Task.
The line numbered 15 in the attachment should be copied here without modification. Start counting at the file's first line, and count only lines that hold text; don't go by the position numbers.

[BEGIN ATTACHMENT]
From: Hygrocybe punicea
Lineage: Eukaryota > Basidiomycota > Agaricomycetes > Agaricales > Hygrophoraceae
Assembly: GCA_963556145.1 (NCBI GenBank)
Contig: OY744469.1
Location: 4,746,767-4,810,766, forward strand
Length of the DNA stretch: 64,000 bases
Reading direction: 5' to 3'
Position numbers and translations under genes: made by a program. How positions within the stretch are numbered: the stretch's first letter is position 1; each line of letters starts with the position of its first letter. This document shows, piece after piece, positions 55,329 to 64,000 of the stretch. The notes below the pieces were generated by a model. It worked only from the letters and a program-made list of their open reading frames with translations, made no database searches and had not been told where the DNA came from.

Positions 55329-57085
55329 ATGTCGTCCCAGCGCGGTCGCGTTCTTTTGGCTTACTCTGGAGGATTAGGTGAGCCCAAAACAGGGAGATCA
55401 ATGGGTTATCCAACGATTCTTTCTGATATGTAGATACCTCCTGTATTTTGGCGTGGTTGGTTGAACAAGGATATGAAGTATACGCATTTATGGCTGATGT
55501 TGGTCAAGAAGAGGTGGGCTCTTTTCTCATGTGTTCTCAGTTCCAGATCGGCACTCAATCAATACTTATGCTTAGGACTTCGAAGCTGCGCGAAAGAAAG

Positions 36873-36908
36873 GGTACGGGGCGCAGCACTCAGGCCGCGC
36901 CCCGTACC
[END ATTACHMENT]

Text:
36901 CCCGTACC